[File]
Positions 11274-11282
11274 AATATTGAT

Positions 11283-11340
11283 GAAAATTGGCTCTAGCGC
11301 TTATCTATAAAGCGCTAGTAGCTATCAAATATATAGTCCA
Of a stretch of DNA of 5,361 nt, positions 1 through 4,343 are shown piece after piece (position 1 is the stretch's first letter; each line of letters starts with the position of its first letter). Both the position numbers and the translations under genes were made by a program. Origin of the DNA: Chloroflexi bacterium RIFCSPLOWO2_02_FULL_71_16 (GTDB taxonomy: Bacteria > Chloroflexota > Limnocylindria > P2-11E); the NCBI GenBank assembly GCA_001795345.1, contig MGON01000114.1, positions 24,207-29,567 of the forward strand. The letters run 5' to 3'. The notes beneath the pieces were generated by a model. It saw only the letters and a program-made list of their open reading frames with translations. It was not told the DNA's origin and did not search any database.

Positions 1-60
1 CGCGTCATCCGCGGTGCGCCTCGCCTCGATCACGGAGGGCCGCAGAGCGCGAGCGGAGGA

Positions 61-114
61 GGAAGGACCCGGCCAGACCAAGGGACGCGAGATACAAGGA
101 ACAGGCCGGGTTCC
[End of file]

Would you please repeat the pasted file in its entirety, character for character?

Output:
Positions 11274-11282
11274 AATATTGAT

Positions 11283-11340
11283 GAAAATTGGCTCTAGCGC
11301 TTATCTATAAAGCGCTAGTAGCTATCAAATATATAGTCCA
Of a stretch of DNA of 5,361 nt, positions 1 through 4,343 are shown piece after piece (position 1 is the stretch's first letter; each line of letters starts with the position of its first letter). Both the position numbers and the translations under genes were made by a program. Origin of the DNA: Chloroflexi bacterium RIFCSPLOWO2_02_FULL_71_16 (GTDB taxonomy: Bacteria > Chloroflexota > Limnocylindria > P2-11E); the NCBI GenBank assembly GCA_001795345.1, contig MGON01000114.1, positions 24,207-29,567 of the forward strand. The letters run 5' to 3'. The notes beneath the pieces were generated by a model. It saw only the letters and a program-made list of their open reading frames with translations. It was not told the DNA's origin and did not search any database.

Positions 1-60
1 CGCGTCATCCGCGGTGCGCCTCGCCTCGATCACGGAGGGCCGCAGAGCGCGAGCGGAGGA

Positions 61-114
61 GGAAGGACCCGGCCAGACCAAGGGACGCGAGATACAAGGA
101 ACAGGCCGGGTTCC